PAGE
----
Johnny Damon would prefer to go into the Hall of Fame as a Royal

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Johnny Damon was on MLB Network yesterday and was asked about the Hall of Fame.  It’s kind of a lose-lose topic for a guy like Damon who, if he ducks or deflects questions about it, he’s not being particularly nice to his host, but if he answers it, he gets people saying stuff like “what, you think you’re going into the Hall of Fame, you delusional so-and-so?”

But answer the questions he did, particularly one about which cap he’d wear if he was, indeed, elected one day (transcript of his answer via Royals Review):

Well, it’s a tough decision… four years in Boston… four years in New York… five and a half years in Kansas City. And if you go by the numbers, that’s where my best years were. So if they’d have me…

Damon’s case for the Hall of Fame on the merits is interesting enough. I don’t think he’s worthy and if he were to retire today I don’t think he makes it. But if he gets to 3,000 hits, it will be time for a very interesting discussion. Let’s save that discussion for another time.

Merits aside, the cap topic is pretty darn interesting too. He was probably — purely on the numbers — a better player in Kansas City than anywhere else, but that’s not what the Hall of Fame looks at. If it was, then Reggie Jackson would be wearing an Athletics’ cap.  It’s more about history and public fascination and all of that, and I bet that if you put 100 casual fans in a room, a tremendously large number of them wouldn’t be able to identify the team on which Damon broke into the bigs.

Angel Hernandez ejects Asdrubal Cabrera from a spring training game

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You don’t see many ejections in spring training games. The stakes are virtually non-existent, so it’s not like a player is likely to blow up at a bad call or something. That’s especially true now, as we enter spring training’s final week. Everyone wants to get through it uninjured and without fuss. And it’s getting hot in Florida in Arizona too. No one’s got time for that.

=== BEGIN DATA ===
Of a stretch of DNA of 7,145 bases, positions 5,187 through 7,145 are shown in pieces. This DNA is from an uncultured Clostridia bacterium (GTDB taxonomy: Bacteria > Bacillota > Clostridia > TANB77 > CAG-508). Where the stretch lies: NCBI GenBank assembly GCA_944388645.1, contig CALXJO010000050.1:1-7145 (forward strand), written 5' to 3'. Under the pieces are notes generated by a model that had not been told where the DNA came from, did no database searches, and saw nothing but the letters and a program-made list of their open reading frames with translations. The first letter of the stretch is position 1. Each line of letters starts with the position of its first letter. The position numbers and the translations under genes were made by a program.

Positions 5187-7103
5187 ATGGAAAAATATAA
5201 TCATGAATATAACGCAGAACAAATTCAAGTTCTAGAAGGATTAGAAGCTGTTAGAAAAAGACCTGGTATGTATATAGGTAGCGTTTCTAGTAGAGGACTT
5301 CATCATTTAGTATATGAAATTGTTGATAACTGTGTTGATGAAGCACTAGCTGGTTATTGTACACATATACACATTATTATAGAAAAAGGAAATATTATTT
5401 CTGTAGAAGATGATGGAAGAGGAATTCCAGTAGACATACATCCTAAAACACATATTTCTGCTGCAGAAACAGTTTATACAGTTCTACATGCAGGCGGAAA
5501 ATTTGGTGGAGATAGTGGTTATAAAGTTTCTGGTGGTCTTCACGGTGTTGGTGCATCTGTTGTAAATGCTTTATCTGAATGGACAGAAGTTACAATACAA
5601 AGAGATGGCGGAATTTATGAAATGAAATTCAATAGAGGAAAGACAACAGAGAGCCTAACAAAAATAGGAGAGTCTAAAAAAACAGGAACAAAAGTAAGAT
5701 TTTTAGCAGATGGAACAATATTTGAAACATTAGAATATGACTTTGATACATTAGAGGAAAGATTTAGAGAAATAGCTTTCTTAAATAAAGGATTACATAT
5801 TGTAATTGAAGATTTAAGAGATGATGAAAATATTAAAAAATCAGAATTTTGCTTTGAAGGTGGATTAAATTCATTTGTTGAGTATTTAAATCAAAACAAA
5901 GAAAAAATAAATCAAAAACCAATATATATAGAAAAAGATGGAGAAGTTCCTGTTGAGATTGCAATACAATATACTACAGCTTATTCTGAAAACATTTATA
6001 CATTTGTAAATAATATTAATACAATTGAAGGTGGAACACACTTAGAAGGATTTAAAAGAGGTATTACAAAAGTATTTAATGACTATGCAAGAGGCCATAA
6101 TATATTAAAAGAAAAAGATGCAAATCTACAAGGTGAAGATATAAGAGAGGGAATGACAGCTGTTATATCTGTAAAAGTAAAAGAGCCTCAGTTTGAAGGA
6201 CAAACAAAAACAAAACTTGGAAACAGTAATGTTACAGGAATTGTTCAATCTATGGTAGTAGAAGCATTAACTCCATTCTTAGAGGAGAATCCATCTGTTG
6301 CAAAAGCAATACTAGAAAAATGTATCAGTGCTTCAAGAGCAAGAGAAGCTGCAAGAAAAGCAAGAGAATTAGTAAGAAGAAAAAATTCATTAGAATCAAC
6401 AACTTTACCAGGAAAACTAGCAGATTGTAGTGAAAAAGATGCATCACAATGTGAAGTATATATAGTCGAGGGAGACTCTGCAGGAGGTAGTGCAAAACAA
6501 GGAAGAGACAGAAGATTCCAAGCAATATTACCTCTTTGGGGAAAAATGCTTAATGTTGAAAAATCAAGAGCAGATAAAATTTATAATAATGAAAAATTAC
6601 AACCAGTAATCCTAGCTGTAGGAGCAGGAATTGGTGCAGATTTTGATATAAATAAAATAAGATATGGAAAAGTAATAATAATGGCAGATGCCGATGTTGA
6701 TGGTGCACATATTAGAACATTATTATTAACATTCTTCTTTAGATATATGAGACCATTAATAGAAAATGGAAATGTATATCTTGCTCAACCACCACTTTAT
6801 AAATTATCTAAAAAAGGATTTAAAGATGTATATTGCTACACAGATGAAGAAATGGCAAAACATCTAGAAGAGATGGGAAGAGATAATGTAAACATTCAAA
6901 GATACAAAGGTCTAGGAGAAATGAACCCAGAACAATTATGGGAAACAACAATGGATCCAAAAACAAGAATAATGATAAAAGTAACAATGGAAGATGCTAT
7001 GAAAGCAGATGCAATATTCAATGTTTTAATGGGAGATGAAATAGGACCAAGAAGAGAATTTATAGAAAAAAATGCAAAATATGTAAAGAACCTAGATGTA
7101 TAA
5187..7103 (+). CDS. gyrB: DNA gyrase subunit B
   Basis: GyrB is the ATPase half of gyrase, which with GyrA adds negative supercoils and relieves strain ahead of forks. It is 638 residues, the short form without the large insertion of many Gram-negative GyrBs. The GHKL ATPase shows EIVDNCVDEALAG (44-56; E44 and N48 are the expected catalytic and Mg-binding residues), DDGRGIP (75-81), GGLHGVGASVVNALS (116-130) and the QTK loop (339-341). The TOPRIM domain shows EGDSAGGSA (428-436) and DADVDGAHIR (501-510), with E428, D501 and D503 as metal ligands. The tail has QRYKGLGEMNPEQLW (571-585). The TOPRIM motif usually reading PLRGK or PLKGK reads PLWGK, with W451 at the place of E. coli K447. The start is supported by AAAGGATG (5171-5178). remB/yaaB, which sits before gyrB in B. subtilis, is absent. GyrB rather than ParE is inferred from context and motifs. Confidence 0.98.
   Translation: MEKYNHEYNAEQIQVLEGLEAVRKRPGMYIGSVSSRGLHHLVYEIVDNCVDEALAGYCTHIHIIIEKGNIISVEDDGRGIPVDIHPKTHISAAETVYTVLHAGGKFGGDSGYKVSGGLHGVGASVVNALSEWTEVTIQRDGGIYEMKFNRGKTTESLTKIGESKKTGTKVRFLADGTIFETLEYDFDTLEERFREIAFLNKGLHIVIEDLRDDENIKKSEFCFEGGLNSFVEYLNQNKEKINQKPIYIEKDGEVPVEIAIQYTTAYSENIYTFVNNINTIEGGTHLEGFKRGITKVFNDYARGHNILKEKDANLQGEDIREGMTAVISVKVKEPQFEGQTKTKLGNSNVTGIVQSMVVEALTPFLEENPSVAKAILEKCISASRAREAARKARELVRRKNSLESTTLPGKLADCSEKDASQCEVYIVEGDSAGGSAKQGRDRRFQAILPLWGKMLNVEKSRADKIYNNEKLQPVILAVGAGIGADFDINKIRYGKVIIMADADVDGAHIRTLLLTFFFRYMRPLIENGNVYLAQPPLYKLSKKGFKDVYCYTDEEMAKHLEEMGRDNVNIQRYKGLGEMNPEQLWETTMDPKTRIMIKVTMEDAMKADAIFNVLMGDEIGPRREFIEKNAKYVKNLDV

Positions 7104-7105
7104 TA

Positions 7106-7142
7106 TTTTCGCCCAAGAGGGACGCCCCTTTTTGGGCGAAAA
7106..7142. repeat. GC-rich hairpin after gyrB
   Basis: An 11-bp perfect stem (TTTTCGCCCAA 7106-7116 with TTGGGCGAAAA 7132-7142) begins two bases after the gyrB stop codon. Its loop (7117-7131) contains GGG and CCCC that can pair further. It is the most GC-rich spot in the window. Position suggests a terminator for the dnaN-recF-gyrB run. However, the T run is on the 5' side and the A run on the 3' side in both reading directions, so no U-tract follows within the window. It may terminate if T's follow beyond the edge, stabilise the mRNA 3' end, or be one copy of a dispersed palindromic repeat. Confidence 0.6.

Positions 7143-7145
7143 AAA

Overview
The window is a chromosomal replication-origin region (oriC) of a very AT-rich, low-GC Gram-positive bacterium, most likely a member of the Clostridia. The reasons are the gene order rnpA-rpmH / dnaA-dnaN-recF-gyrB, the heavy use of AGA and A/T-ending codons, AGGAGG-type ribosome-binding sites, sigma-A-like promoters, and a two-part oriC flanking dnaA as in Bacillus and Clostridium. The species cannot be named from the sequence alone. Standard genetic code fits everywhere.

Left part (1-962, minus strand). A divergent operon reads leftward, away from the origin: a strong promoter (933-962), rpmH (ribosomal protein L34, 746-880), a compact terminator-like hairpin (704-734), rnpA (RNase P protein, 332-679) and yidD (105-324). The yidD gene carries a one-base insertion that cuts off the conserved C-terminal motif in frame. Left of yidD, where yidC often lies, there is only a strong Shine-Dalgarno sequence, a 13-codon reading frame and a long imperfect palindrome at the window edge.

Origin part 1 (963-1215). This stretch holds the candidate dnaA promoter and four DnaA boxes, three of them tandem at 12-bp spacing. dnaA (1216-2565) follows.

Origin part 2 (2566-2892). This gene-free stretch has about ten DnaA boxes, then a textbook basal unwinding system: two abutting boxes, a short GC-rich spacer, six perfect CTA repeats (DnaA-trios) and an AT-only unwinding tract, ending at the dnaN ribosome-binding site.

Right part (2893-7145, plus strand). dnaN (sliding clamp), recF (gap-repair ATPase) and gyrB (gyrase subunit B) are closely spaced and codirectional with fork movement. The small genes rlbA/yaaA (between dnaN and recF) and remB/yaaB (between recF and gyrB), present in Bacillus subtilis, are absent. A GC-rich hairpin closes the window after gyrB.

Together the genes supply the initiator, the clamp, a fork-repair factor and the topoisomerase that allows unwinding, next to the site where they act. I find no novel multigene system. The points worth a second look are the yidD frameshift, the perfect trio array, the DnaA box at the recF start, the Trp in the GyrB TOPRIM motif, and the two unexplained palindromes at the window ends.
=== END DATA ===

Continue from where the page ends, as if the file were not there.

Yesterday Asdrubal Cabrera and Angel Hernandez did, though. Cabrera was batting in a road game against the Nats. He asked for time to step out of the box. Hernandez didn’t give it to him. This annoyed Cabrera who, after hitting a single, jawed at Hernandez as he ran out of the box and then pointed at him once he reached first base. Hernandez ran him.

Cabrera didn’t quickly leave the field. He took a slow, slow walk to the outfield and left via the gate in right, which is where visiting players tend to enter and leave spring parks. Watch:

 

Here’s what Cabrera told reporters after the game:

“‘C’mon, man, you’re better than that,’ ” Cabrera said, recalling what he yelled at Hernandez. “And he threw me out.”

Eh. I have no love for Angel Hernandez, but “you’re better than that” is a weak sauce insult. For one thing, maybe the person isn’t better than that? For another, it’s functionally equivalent to “you know better,” which is a thing a parent says to a kid. It’s fine when your dad says it, but Cabrera isn’t Hernandez’s dad and thus saying so carries with it an implicit belittling intent. It’s an ad hominem, which violates the usual ump-player understanding in which you can say a call was b.s. but don’t say the ump is a jerk personally.

More generally, it’s just cowardly. It’s designed not to deal with the substance of the beef. “You are a fine person all of the time, kind sir, but in this instance you are not up to par.” Well, why? Say so or shut up and quit being passive-aggressive.

Again: Hernandez is generally horrible. He’s not better than that, actually. But Cabrera deserved to get run, if for no other reason, than his insult was lame.

Report: Jung-Ho Kang not granted a visa to enter the United States

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This could be a problem for the Pirates.

Ballwriter Sung Min Kim tweets that, according to a Korean report, which you can read here if you know Korean, Pirates infielder Jung-Ho Kang has been denied a visa to enter the United States. The report just broke this morning and has yet to hit the English language press.

He adds that the report suggests that Kang, who was just convicted of a third DUI in Korea, may have a DUI conviction in a third country, though that part is unconfirmed. It’s also unclear whether that, or the mere fact of his conviction in Korea, has held up his visa.

Either way, Kang has yet to see a day of camp and will almost certainly not be ready to start the season for the Pirates, even if he gets his visa today. It sounds, however, like this could be a more drawn out process. We’ll stay tuned.